Glenfiddich loses battle over Glenfield whisky – An Indian businessman, Vivek Anasane, has prevailed against an opposition to his GLENFIELD UK trademark application for use on Scotch whisky. The application was opposed by drinks company William Grant & Sons, which owns the Glenfiddich brand of whisky. The company argued that the applied-for mark was highly similar both visually and phonetically to its own, and would “cause detriment” to the reputation of Glenfiddich. Anasane contended in response that a large number of registered UK trademarks begin with “Glen”, which cannot be the exclusive right of any company because it describes “a narrow valley, expecially mountain”. The UKIPO agreed with the applicant, stating the view that that similarities between the marks are “more than offset by the differences between the marks”, and that the “the applicant’s mark will not even bring the opponent’s mark to mindd let alone confuse the consumer into believing the goods sold under the respective marks originate from the same or linked undertaking”. (AH)

Office radar:

EU judges and prosecutors get darknet and advanced web training – According to a press release from the EU Intellectual Property Office (EUIPO), judges and prosecutors from various EU Member States and the General Court of the European Union had training this week on advanced internet technology. The hands-on training looked at aspects of the online ecosystem that are sometimes overlooked in digital training, including the darknet, forensic data, metadata, the Wayback Machine, virtual currencies, cloud technology and blockchain. Such an initiative is a positive one – and arguably one that all judges and prosecutors across the world should have, as infringers get increasingly sophisticated in their strategies. (TJL)

KIPO to assist in IP crime enforcement – The Korean Intellectual Property Office (KIPO) has announced further details about how it will be helping law enforcement on IP-related crimes. It follows a legal amendment on March 19 that grants officials at the KIPO permission to investigate patent, trade secret and design infringement crimes. Therefore, the office states, “the scope of work of the Special Judicial Police at the [registry], which was investigating only trademark infringement crimes such as ‘fakes’, has been greatly expanded – [this has seen] the KIPO recruit eight additional investigators with experience in judging and judging in preparation for the increase in work, and will continue to expand the workforce and organisation”. According to Park Won-joo, head of KIPO: “Crime against infringement of intellectual property is a big obstacle to innovation growth and realization of a fair economy, and we will establish a close cooperation system with prosecutors and police agencies.” (TJL)

Media watch:

Champion resurgence a sign of popularity of heritage brands? – An article earlier this week on Bloomberg has looked at fashion brand Champion, and how it “accidentally hit the fashion jackpot” because it is now “cool again”. The article describes how the century-old brand, which was previously known for basic gym attire, is “experiencing an unlikely revival” after seeing significant growth in recent months, including sales and on social media (eg, Champion’s Instagram account grew from 200,000 to 4.9 million followers since 2016). The reason for this is, broadly, unknown – although helped, the article notes, by celebrities such as Rihanna and the Kardashians wearing the Champion brand in paparazzi photos. But another factor is that “consumers have recently embraced brands with long histories and classic logos” – with Italian sporting brand Fila and US-based Russell Athletic also referenced as finding newfound popularity. The article is an interesting look at how heritage companies, some that have been waning for years, could quickly be revived by an appetite for historical, classic-style brands. (TJL)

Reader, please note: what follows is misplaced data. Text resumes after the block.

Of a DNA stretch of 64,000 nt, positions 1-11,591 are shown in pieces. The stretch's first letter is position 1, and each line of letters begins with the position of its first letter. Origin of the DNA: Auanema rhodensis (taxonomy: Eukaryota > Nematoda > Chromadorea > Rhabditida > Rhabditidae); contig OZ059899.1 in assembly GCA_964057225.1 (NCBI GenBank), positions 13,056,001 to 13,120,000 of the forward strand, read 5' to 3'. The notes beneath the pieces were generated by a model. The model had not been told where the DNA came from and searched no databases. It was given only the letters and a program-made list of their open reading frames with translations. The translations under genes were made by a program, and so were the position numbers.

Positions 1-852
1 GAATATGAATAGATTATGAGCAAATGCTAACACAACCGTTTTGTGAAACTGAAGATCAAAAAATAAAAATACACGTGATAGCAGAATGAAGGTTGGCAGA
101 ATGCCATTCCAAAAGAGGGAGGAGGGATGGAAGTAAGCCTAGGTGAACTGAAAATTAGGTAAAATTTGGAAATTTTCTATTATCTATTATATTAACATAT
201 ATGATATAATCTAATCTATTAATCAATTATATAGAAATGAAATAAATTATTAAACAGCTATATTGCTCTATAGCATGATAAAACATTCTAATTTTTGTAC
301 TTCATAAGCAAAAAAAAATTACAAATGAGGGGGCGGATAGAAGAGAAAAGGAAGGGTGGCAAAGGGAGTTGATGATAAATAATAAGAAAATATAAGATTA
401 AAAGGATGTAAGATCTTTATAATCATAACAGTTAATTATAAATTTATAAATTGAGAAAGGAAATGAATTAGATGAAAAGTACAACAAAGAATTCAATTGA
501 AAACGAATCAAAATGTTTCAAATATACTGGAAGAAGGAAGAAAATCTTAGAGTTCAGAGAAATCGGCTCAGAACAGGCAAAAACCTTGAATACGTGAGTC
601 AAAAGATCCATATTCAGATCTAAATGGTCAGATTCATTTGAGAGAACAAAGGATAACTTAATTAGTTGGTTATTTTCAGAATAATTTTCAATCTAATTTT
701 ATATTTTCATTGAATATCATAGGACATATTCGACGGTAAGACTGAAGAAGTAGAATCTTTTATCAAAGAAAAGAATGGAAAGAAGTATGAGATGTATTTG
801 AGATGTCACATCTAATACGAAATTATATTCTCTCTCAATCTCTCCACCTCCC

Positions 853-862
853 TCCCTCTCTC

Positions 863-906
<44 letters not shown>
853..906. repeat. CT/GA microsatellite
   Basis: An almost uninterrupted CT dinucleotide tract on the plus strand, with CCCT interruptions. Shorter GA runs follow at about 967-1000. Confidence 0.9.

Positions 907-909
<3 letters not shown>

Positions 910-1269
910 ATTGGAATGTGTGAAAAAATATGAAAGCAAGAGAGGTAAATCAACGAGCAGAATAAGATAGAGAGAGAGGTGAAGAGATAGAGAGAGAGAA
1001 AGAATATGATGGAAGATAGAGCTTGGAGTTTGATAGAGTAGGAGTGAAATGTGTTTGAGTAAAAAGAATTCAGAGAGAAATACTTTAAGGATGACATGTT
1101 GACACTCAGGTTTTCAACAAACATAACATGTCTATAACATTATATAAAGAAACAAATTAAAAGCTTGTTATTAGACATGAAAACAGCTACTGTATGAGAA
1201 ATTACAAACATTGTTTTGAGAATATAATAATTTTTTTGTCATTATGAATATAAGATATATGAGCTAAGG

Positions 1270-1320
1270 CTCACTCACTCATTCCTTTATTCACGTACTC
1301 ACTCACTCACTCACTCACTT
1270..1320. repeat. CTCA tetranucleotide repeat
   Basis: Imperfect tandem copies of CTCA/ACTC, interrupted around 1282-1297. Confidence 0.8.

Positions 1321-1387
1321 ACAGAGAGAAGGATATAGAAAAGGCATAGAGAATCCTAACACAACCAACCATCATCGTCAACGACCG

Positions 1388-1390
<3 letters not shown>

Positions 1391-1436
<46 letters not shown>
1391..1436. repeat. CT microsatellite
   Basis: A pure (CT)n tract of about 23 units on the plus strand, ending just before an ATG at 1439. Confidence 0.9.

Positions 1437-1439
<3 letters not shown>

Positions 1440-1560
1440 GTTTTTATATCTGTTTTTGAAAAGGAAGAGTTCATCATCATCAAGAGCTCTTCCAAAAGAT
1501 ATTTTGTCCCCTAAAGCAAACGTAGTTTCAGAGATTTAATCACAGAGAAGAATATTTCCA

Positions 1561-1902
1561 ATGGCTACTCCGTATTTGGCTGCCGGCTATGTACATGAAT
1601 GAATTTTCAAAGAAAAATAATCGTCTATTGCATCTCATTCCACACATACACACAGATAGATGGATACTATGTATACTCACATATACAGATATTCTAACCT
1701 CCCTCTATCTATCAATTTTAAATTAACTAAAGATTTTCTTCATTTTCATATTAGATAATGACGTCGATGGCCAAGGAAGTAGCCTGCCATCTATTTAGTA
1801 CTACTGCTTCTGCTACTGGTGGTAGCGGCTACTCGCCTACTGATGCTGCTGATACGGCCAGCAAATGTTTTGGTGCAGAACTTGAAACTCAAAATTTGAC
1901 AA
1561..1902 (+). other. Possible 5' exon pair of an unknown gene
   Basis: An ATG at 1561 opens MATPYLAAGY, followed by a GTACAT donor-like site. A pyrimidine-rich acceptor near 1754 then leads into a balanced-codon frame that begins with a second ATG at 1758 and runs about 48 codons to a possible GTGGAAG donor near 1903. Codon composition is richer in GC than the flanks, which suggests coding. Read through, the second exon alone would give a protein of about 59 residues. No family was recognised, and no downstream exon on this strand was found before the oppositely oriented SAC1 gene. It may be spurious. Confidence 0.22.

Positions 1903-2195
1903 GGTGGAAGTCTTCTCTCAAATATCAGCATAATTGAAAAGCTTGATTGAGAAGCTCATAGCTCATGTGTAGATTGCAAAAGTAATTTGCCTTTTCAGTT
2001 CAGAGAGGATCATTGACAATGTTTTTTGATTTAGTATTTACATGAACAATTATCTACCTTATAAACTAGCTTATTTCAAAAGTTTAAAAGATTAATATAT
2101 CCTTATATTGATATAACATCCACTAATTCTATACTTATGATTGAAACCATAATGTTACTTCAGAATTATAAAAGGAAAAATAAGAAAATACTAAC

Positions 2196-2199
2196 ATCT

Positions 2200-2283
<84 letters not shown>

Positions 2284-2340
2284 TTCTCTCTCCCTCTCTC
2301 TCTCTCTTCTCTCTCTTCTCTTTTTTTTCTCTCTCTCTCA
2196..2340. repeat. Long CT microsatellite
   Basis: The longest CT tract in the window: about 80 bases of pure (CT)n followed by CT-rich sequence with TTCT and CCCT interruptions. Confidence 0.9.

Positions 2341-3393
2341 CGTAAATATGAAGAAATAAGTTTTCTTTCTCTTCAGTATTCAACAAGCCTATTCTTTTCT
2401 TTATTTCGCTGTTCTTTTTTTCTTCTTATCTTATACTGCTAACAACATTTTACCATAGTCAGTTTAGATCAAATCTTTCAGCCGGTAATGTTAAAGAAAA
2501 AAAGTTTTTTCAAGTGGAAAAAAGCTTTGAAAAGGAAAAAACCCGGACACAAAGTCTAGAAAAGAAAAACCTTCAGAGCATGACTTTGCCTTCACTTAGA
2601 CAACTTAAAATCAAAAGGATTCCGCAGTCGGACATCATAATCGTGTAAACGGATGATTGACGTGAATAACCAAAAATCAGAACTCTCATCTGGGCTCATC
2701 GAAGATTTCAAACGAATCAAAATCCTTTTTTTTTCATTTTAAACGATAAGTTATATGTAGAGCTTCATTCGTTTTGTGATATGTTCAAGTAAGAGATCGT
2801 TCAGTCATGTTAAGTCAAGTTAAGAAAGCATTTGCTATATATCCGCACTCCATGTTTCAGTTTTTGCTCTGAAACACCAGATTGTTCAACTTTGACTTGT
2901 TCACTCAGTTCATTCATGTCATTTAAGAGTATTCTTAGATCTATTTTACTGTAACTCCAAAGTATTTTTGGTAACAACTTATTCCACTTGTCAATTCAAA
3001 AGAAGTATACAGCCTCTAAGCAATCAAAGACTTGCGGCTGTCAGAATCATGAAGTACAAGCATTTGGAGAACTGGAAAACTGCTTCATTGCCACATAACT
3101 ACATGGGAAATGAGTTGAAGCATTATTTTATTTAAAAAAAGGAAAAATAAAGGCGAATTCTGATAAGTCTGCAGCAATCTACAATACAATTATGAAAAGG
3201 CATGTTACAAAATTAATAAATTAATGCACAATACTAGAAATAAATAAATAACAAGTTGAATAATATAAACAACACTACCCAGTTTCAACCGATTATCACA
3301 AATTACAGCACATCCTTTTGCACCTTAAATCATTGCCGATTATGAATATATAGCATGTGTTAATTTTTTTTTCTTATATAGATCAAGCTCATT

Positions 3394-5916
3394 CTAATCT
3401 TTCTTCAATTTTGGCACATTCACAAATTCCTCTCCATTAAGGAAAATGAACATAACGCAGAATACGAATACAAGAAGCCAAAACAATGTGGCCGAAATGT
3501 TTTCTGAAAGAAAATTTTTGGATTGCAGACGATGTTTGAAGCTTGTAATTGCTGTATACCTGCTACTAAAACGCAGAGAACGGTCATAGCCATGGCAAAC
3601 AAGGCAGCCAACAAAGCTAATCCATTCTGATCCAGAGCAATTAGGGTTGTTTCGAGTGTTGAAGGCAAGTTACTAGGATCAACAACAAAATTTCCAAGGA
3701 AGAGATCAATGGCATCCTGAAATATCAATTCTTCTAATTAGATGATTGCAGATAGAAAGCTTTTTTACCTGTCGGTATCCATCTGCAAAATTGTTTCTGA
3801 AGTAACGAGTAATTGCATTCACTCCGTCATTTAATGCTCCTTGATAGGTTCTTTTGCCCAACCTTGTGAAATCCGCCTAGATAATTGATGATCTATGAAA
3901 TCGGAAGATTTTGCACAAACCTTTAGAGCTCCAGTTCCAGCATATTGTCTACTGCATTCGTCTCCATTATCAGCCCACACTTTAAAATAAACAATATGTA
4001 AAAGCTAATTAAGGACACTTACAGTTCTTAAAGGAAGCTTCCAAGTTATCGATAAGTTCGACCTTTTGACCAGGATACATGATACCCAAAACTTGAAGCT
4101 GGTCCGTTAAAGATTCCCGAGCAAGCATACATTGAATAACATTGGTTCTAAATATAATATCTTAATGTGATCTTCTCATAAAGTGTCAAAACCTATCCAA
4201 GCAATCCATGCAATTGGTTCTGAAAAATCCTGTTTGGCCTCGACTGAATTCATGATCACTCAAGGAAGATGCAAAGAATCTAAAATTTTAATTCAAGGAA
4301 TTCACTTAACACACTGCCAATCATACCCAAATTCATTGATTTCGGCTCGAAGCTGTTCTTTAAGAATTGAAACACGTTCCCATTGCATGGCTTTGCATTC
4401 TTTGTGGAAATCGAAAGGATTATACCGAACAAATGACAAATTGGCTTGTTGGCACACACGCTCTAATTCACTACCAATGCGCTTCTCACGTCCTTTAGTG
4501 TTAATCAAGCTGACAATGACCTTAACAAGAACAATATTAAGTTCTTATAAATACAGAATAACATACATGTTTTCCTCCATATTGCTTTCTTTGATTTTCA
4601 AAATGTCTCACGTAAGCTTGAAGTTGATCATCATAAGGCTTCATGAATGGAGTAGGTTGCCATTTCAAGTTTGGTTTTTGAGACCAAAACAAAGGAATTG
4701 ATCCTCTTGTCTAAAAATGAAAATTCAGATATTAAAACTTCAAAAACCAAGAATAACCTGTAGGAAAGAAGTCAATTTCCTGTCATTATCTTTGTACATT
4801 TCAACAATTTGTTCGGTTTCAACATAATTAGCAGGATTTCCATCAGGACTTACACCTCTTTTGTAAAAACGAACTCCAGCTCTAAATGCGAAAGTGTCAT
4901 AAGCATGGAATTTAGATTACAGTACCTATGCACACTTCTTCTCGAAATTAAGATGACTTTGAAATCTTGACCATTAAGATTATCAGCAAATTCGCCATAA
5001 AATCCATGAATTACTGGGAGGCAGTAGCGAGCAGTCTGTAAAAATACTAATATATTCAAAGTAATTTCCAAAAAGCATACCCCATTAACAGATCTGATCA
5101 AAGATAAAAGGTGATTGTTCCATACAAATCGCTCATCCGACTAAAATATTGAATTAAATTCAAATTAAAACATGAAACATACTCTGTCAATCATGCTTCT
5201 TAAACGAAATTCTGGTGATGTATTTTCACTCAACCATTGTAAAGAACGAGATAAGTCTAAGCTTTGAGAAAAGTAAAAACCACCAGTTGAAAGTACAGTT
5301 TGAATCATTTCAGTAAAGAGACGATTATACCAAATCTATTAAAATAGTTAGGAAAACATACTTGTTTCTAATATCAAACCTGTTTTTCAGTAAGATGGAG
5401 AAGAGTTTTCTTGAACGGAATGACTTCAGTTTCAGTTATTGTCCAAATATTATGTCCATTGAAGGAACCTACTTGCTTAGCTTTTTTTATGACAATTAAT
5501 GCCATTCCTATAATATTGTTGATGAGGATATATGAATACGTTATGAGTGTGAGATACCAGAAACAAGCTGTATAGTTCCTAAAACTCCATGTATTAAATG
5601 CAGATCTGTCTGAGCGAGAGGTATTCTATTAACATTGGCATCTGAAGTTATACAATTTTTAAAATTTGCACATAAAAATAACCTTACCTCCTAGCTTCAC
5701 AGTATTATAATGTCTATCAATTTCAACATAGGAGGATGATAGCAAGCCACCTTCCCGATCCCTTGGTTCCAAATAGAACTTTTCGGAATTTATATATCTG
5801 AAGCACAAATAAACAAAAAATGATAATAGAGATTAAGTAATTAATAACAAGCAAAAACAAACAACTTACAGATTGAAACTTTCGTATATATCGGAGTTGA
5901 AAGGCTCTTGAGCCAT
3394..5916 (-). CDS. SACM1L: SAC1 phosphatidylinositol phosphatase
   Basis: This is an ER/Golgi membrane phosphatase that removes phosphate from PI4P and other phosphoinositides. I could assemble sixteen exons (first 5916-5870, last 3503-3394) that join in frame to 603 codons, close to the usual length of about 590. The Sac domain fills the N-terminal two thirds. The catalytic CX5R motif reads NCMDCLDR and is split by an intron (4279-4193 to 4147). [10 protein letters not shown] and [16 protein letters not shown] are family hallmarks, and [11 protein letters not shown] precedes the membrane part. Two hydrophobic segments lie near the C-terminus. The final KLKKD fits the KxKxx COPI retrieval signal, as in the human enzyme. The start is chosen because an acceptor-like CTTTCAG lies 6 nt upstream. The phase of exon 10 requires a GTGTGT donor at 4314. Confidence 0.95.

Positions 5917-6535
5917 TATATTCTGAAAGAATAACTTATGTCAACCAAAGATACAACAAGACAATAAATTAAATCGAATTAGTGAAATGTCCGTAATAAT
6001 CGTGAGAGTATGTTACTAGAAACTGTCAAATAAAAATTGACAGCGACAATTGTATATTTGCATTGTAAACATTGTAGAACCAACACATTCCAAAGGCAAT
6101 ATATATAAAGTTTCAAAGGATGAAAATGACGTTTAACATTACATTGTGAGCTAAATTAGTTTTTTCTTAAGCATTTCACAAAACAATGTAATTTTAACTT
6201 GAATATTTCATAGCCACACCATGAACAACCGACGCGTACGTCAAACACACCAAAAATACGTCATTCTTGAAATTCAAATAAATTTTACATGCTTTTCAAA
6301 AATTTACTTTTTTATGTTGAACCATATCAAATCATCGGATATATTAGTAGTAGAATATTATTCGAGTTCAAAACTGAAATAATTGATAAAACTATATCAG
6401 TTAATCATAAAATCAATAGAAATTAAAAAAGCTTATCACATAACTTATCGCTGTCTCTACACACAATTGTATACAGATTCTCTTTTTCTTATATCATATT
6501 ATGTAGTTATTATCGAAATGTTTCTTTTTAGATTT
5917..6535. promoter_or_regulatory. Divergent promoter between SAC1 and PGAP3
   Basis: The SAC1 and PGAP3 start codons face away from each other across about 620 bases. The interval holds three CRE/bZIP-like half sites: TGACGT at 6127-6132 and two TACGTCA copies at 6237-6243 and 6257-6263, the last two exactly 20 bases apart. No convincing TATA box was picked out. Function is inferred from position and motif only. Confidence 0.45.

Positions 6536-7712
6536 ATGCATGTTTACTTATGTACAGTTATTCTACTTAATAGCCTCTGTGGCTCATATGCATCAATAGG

Trump continues Game of Thrones inspired tweets – Back in November, US President Donald Trump tweeted a Game of Thrones inspired posted to his millions of followers. The poster used the term “Sanctions are coming”, and also used the style and font used on marketing for HBO’s big budget TV show. At that time, HBO were praised for their canny response; just over two hours after Trump’s tweet unleashed a social media storm, HBO’s Twitter account responded by asking, “How do you say trademark misuse in Dothraki?” – referring to the fictional language used in the show (and book series). They also released a statement to the media confirming that the company would be taking “no further [legal] steps”. In January, Trump re-used the same poster, although that time it was blown up into a poster and taken to a cabinet meeting. This week, minutes after US Attorney General William Barr defended Trump in the wake of the release of the redacted Mueller report, the US President tweeted out another Game of Thrones inspired poster. This time, it featured the term ‘Game Over’, again using a font used on marketing for the hit show. Popular replies to the tweet urged HBO to “sue”, with others clearly hoping for another HBO social media response. Indeed, HBO did respond within hours, posting a statement that mirrors the reply from November: "Though we can understand the enthusiasm for Game of Thrones now that the final season has arrived, we still prefer our intellectual property not be used for political purposes." What is clear from this week's tweet is that Trump likes using Game of Thrones imagery and will (probably) continue to use it in the future. (TJL)